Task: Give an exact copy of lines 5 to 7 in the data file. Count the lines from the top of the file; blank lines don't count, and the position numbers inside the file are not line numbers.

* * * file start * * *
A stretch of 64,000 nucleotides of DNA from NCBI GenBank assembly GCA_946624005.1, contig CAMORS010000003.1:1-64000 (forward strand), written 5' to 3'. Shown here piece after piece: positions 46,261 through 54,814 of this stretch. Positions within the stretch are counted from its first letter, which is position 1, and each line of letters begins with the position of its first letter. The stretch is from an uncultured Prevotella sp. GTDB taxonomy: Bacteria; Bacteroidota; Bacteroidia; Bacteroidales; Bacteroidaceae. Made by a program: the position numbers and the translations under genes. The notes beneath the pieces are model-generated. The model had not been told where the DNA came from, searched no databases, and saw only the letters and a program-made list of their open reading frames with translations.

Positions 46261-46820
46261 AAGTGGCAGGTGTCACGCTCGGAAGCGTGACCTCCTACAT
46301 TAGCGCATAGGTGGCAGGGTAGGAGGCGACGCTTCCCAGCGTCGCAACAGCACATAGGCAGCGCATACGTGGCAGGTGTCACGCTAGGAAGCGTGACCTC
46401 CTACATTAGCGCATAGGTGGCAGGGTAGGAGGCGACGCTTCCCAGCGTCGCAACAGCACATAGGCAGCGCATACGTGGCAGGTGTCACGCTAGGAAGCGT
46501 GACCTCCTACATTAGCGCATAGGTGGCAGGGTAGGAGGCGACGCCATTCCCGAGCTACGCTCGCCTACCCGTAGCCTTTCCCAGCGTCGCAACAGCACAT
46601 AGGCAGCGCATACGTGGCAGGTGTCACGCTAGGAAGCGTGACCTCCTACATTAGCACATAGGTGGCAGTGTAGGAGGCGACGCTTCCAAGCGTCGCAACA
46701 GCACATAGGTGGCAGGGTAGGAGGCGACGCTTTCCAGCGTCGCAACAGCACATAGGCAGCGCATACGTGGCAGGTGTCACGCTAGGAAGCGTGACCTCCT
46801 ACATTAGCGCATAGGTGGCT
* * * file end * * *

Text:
46401 CTACATTAGCGCATAGGTGGCAGGGTAGGAGGCGACGCTTCCCAGCGTCGCAACAGCACATAGGCAGCGCATACGTGGCAGGTGTCACGCTAGGAAGCGT
46501 GACCTCCTACATTAGCGCATAGGTGGCAGGGTAGGAGGCGACGCCATTCCCGAGCTACGCTCGCCTACCCGTAGCCTTTCCCAGCGTCGCAACAGCACAT
46601 AGGCAGCGCATACGTGGCAGGTGTCACGCTAGGAAGCGTGACCTCCTACATTAGCACATAGGTGGCAGTGTAGGAGGCGACGCTTCCAAGCGTCGCAACA